"In addition, the food industry agreed on Monday at their meeting with Food and Farming Minister David Heath and the FSA that they would share the results of their own testing with the FSA and make the results publicly available. David Heath is meeting major food businesses again for a further update on Wednesday 13 February.

"The FSA has today requested that producers and retailers test all their processed beef products by the end of next week for the presence of horsemeat, and for residues of the veterinary medicine 'bute'.

"The Food Standards Agency, Defra, and the Department of Health are working closely with businesses and trade bodies along the whole food chain to root out any illegal activity and enforce food safety and authenticity regulations. Consumers can be confident that we will take whatever action we consider necessary if we discover evidence of criminality or negligence."

Bute is not allowed in the food chain because in humans it can cause rare cases of a serious blood disorder, aplastic anaemia. Because it is not possible to say what triggers the anaemia, it is not possible to identify a safe level of residue in meat.

Bute was banned from use in humans after it was found that about one person in 30,000 recipients suffered a serious side effect. But in levels reported in previous FSA testing of contaminated meat, the maximum level found would have to be multiplied a thousand-fold to be at the same level as that which used to be given to humans.

This suggests that even if someone eats contaminated meat, the risk of damage to their health is very low.

The Food Standards Agency has now announced it is demanding a more comprehensive meat testing programme from food businesses.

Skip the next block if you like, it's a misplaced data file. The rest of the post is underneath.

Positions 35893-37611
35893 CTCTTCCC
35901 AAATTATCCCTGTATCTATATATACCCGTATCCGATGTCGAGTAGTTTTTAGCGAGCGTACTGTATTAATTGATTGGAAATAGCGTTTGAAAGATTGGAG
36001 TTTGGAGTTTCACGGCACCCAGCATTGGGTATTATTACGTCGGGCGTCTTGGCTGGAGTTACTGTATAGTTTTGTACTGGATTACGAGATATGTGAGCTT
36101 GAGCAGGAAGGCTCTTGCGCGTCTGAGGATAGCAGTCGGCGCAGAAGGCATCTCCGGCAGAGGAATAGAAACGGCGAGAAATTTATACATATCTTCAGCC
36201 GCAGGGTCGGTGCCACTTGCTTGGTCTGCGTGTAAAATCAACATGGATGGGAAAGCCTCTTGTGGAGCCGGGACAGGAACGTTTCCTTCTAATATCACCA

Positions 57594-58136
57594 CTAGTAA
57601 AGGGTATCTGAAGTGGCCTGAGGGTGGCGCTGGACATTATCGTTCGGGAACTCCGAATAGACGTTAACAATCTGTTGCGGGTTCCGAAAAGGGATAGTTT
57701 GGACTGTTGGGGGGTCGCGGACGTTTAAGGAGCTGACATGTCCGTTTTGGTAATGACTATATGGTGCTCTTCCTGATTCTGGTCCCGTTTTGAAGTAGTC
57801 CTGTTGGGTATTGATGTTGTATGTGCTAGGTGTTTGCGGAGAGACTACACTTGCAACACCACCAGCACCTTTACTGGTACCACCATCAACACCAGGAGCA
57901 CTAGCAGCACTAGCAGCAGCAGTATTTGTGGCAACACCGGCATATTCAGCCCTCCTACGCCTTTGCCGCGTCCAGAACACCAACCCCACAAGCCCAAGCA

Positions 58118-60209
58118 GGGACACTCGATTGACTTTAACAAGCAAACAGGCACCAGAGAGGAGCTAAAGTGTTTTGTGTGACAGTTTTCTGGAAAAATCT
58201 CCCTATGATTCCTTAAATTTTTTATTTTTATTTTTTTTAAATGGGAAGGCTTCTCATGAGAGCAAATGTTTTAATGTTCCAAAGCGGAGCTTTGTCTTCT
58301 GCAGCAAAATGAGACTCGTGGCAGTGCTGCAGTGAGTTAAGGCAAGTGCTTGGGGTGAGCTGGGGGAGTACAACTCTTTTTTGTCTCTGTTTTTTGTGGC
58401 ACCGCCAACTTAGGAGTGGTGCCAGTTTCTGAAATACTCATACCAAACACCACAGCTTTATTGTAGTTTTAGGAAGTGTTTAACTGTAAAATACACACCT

Catherine Brown, chief executive of the FSA, said: "Following our investigations into Findus products, the FSA is now requiring a more robust response from the food industry in order to demonstrate that the food it sells and serves is what it says it is on the label.

"We are demanding that food businesses conduct authenticity tests on all beef products, such as beef burgers, meatballs and lasagne, and provide the results to the FSA.

"The tests will be for the presence of significant levels of horse meat."

The deadline for these results to be provided to the FSA is 15 February.

A spokesman for the British Meat Processors Association said: "The BMPA deplores the latest reported incidents of gross contamination of some processed meat products.

"We are advised that there are no food safety risks involved in the latest incidents.

"It is important to distinguish between gross adulteration of products - which may involve illegal behaviour - and incidents where very powerful DNA tests detect low trace levels of unwanted and unintended material.

"The BMPA is co-operating with the FSA to establish the facts, and to deal effectively with the issues.

"The BMPA has urged its members to be vigilant, and to review their raw material and ingredients sourcing procedures in order to ensure that they meet their responsibilities to produce safe food and to describe and label their products accurately."